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Old April 9, 2006, 12:38 PM   #1
HiPowering Along
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Explain the difference in springs...

I've never replaced the springs in any of the semi-autos that I own; I've seen references to changing out springs, putting different strength (stiffer) springs in the pistol, etc.

Can someone who has a good working knowledge of this give a semi-detailed explanation of what, when and why to change out springs with aftermarket (Wollf?) or others?

I've never had a problem with my Hi-Powers and Sig, hence never having to have dealt with it. I'd like some info to work with for when the time comes, especially since I'm running 200+ rounds a week through them now.

Thanks, guys!

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Old April 9, 2006, 08:45 PM   #2
Harry Bonar
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Springs

Dear Shooter:
Yes, if I ever replaced the recoil spring in a 1911 I'd use Wolfe springs (Brownells has them by gun model number).

We, my late son and I, built combat pistols and instead of the 16# spring we'd usually go to an !8 1/2# spring, and the firing pin spring that comes in the Wolfe pac.
However, we had one experienced combat shooter that immediately remove the stronger spring and go back to the 16#.
I generally frown on spring replacements, especially the "light" pacs for handguns. They can make a safe gun unsafe.
I must admit, however, that I'm certainly no expert on springs (except to make the ones for my muzzle-loaders.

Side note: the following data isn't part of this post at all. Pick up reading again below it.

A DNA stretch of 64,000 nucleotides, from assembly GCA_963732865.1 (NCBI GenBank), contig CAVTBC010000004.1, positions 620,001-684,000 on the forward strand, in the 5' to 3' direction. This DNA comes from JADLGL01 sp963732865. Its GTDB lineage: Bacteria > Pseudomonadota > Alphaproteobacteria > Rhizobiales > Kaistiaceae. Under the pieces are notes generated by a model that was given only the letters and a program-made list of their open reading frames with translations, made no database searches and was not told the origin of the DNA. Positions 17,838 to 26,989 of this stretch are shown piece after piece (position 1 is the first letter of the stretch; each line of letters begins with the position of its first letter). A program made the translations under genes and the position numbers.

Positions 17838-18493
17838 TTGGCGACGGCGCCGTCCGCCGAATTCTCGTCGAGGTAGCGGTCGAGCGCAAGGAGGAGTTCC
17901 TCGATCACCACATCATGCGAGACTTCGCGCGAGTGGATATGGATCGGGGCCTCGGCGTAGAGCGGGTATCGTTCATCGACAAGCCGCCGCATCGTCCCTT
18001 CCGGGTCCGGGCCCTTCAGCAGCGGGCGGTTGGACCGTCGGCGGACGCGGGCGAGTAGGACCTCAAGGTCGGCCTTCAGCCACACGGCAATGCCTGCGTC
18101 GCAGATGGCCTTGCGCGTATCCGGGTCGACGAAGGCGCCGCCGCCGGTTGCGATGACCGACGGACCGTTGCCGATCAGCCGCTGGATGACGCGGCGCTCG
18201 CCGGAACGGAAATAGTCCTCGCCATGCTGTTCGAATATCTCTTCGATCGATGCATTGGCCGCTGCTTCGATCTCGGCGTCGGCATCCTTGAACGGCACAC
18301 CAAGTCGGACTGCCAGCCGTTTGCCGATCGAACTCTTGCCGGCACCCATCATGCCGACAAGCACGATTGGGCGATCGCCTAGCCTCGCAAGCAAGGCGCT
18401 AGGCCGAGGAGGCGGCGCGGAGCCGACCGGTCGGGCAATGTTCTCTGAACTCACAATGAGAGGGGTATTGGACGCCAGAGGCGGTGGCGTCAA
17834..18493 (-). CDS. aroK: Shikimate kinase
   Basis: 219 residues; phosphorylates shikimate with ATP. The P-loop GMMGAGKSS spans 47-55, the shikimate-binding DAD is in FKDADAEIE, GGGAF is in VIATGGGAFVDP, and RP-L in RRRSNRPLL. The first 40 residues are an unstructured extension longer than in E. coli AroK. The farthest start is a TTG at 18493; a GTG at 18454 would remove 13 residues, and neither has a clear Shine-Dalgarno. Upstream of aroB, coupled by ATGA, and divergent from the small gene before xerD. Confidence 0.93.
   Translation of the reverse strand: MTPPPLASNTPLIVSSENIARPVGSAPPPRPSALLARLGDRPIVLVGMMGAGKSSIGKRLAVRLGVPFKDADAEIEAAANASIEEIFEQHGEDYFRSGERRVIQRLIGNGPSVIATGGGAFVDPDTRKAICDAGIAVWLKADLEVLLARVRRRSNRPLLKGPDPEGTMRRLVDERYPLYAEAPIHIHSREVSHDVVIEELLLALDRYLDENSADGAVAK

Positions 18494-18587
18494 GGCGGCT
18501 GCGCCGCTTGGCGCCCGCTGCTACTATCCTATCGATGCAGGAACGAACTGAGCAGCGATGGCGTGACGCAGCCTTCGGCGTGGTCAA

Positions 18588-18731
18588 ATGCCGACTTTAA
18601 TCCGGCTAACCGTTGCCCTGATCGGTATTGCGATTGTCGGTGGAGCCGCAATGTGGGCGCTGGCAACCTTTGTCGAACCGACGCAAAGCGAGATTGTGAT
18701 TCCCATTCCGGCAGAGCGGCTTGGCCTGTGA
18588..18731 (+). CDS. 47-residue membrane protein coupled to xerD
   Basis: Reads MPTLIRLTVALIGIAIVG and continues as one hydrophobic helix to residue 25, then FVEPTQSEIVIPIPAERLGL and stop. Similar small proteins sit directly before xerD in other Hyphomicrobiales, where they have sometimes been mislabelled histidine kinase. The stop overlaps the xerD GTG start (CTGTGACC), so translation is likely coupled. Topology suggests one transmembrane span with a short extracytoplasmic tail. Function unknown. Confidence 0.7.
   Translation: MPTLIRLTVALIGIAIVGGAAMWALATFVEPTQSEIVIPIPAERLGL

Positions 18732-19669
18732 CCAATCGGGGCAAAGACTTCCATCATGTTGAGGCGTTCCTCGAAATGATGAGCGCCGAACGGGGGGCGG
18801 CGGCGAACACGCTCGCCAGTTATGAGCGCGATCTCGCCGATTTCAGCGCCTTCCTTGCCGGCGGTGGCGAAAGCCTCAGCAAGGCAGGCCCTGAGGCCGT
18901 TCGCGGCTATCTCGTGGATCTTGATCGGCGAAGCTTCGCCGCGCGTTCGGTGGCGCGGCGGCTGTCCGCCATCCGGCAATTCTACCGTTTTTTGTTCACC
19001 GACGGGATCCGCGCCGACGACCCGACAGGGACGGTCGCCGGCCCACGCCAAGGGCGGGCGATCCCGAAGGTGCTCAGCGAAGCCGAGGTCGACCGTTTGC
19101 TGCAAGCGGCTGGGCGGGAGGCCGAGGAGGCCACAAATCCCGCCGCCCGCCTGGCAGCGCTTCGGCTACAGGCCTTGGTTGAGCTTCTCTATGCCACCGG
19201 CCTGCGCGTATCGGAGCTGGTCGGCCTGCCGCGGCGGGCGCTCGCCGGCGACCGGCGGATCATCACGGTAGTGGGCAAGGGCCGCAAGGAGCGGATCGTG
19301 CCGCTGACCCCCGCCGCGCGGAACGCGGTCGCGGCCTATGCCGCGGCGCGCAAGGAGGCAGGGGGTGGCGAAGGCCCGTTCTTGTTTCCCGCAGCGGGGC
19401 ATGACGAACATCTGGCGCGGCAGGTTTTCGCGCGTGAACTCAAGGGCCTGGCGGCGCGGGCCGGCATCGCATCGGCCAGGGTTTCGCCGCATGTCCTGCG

Harry B.
P.S. A semi-auto should throw an empty casing about 3 to 5 feet.
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Old April 9, 2006, 09:07 PM   #3
ribbonstone
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Know a lot of people that never change springs. Can't say they are wrong as they seem to get away with it without any serious problmes, but suspect they don't shoot a whole bunch.

I will change springs occsionally, esp. on alloy framed guns. IF the spring a coil srping is showing an unusual wear pattern...heavy rub marks, uneven coil spacing, or bent into a corkscrew shape...it get tossed. Does it make a difference?...maybe...does give a little more peace of mind.

Coil springs generally take a set early on, then seldom loose tension if the spring was made correctly. Long term stroage under cmpression can weaken them. You'd think coil springs would be "forever" but most spring-air pellet gun shooters end up replacing a spring now and again.
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Old April 9, 2006, 10:20 PM   #4
hoghunting
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One of the reasons to change the recoil spring is to help protect the frame.
Most manufacturers recommend changing the recoil spring every 5000 rounds. If the recoil spring gets weaker, the slide comes backward at a greater velocity and bangs the frame harder. With a stronger recoil spring, the slide's velocity is better controled and the frame takes a softer punch.

Just be careful and use a replacement spring that is too heavy. On lighter loads the slide might not go all the way back causing ejection or feeding jams.
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Old April 11, 2006, 12:08 AM   #5
scottys1
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I look at it like a motorcycle chain. A new chain will stretch out a bit when it is new (a recoil spring will shorten). Then it will stay the same for quite a while. When it begins to stretch out again, it's time for replacement. Check the spring free length when new and periodically when cleaning. If you are using a shock buffer, the imprint on the buffer will be a clue.

Recoil springs are dependent on the load usually used. If you are firing light target loads, a lighter spring is in order. If you are using heavy loads, a heavier spring is best. I like to use the heaviest spring that is consistent and reliable with the loads usually used in the firearm at hand.